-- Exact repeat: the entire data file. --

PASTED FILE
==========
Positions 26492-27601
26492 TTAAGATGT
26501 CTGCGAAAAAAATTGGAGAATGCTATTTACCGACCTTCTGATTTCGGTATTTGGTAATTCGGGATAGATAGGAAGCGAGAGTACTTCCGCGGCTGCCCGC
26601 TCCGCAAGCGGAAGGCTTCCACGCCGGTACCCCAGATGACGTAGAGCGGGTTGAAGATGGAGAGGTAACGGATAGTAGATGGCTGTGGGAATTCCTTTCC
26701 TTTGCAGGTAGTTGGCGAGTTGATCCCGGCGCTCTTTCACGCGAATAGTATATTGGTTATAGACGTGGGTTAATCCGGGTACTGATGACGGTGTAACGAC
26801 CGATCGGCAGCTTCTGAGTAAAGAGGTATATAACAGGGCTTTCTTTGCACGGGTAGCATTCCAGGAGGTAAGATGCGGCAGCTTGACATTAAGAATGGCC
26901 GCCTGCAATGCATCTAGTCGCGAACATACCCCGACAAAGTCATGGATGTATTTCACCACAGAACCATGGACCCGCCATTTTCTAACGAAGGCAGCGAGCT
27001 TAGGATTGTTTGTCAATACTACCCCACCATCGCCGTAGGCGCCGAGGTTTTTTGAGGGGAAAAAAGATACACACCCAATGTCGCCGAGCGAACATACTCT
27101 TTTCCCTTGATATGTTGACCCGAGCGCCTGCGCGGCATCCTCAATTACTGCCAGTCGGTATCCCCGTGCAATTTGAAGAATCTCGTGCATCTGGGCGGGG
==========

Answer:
Positions 26492-27601
26492 TTAAGATGT
26501 CTGCGAAAAAAATTGGAGAATGCTATTTACCGACCTTCTGATTTCGGTATTTGGTAATTCGGGATAGATAGGAAGCGAGAGTACTTCCGCGGCTGCCCGC
26601 TCCGCAAGCGGAAGGCTTCCACGCCGGTACCCCAGATGACGTAGAGCGGGTTGAAGATGGAGAGGTAACGGATAGTAGATGGCTGTGGGAATTCCTTTCC
26701 TTTGCAGGTAGTTGGCGAGTTGATCCCGGCGCTCTTTCACGCGAATAGTATATTGGTTATAGACGTGGGTTAATCCGGGTACTGATGACGGTGTAACGAC
26801 CGATCGGCAGCTTCTGAGTAAAGAGGTATATAACAGGGCTTTCTTTGCACGGGTAGCATTCCAGGAGGTAAGATGCGGCAGCTTGACATTAAGAATGGCC
26901 GCCTGCAATGCATCTAGTCGCGAACATACCCCGACAAAGTCATGGATGTATTTCACCACAGAACCATGGACCCGCCATTTTCTAACGAAGGCAGCGAGCT
27001 TAGGATTGTTTGTCAATACTACCCCACCATCGCCGTAGGCGCCGAGGTTTTTTGAGGGGAAAAAAGATACACACCCAATGTCGCCGAGCGAACATACTCT
27101 TTTCCCTTGATATGTTGACCCGAGCGCCTGCGCGGCATCCTCAATTACTGCCAGTCGGTATCCCCGTGCAATTTGAAGAATCTCGTGCATCTGGGCGGGG